A UK man who defaced a war memorial with Nazi slogans, swastikas, and racist slurs was given a suspended sentence after pleading guilty.
At his trial, Gareth Bradley, 31, of Rhyl, Wales admitted to vandalizing the Rhyl war memorial in February, spray painting it with swastikas and Nazi slogans, reported BBC News.
The court heard that he also spat at emergency workers and screamed offensive abuse at park goers.
He furthermore threatened to bomb a police station and a local mosque, as well as attack the children of the police officers involved in his case.
He pleaded guilty to 15 offenses, including fighting in public, racially aggravated harassment, assaulting emergency workers and damaging the Rhyl war memorial. He received an 18-month suspended sentence.
The judge at his trial called his actions “disgraceful.”
However, the court was told that Bradley had longterm mental health issues, which he had suffered from since childhood according to his lawyer.
Bradley had resided for periods in hospitals between committing illegal acts and his lawyer said he was now in supported living where he would likely be for the next two years, reported the BBC.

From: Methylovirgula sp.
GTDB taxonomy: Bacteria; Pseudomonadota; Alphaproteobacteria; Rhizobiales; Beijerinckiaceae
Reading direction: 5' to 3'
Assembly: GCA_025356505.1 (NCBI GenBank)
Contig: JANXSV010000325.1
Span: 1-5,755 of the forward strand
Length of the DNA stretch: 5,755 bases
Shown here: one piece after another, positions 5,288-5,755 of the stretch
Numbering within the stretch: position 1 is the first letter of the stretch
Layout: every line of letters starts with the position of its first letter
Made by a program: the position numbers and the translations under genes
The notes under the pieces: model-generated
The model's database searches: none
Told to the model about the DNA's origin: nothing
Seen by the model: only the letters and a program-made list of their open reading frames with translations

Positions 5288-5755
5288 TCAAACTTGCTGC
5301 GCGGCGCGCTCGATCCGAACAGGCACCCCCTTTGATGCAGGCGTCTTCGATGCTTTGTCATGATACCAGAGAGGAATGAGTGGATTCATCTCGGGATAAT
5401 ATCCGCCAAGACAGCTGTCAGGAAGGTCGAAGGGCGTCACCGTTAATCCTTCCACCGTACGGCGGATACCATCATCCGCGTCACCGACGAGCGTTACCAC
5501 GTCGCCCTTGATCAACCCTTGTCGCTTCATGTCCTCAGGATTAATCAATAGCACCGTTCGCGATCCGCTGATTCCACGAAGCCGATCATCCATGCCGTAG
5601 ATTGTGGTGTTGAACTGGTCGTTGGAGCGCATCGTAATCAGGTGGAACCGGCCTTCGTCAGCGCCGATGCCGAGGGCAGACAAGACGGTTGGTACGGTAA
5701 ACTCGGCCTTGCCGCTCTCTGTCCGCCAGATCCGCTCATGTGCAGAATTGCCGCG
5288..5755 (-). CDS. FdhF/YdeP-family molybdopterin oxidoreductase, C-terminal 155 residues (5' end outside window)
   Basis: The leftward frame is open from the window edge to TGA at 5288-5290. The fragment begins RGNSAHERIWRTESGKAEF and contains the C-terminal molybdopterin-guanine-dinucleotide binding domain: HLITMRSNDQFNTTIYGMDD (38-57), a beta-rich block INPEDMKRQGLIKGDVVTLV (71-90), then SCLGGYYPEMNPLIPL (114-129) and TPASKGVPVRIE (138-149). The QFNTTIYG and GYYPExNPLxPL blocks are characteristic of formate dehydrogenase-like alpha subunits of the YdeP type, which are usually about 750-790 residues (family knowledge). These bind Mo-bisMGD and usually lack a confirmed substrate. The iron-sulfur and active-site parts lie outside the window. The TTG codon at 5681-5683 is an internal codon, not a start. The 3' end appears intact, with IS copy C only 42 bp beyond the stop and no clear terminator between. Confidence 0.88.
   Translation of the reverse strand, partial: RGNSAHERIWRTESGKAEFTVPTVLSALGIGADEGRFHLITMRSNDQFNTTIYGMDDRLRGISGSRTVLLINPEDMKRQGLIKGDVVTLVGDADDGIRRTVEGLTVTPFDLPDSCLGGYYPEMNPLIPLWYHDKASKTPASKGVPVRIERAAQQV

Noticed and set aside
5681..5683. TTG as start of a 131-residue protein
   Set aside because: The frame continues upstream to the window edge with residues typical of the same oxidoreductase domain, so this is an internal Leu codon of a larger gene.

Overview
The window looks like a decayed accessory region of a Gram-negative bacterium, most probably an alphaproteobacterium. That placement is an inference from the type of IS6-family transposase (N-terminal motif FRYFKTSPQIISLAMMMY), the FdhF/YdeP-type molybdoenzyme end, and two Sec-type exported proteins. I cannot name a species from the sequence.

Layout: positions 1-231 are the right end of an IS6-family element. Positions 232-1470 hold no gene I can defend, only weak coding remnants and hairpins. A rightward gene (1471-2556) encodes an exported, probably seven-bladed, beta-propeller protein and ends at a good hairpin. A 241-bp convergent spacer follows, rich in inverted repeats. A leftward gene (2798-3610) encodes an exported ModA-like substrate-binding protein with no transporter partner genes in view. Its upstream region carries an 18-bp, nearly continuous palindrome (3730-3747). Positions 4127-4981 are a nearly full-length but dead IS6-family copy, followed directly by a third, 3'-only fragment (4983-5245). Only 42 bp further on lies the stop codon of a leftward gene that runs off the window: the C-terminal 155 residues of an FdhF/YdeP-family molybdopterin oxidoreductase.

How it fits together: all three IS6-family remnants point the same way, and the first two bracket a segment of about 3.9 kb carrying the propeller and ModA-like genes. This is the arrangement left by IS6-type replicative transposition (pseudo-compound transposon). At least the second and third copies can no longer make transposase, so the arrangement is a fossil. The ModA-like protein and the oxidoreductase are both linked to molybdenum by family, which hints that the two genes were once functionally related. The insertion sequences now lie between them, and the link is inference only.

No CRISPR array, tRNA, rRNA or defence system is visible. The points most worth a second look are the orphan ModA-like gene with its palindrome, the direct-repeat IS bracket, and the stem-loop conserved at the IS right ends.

Bradley’s trial comes amid a staggering increase in anti-Semitic and Nazi graffiti incidents in the UK and in North America.
Earlier in the week, swastika graffiti was spray painted on an information sign in Durham, a city in northeast England. The incident was condemned by leaders of the Jewish community, local politicians and police.
At the end of July – in one of the cases given the most media coverage – a swastika was found carved into the wall of a State Department elevator near the office of the White House envoy to combat anti-Semitism.
A few days later, Winnipeg, Canada police released a video of a suspect behind swastika graffiti found on at least 10 shops, buildings and a church along a main highway.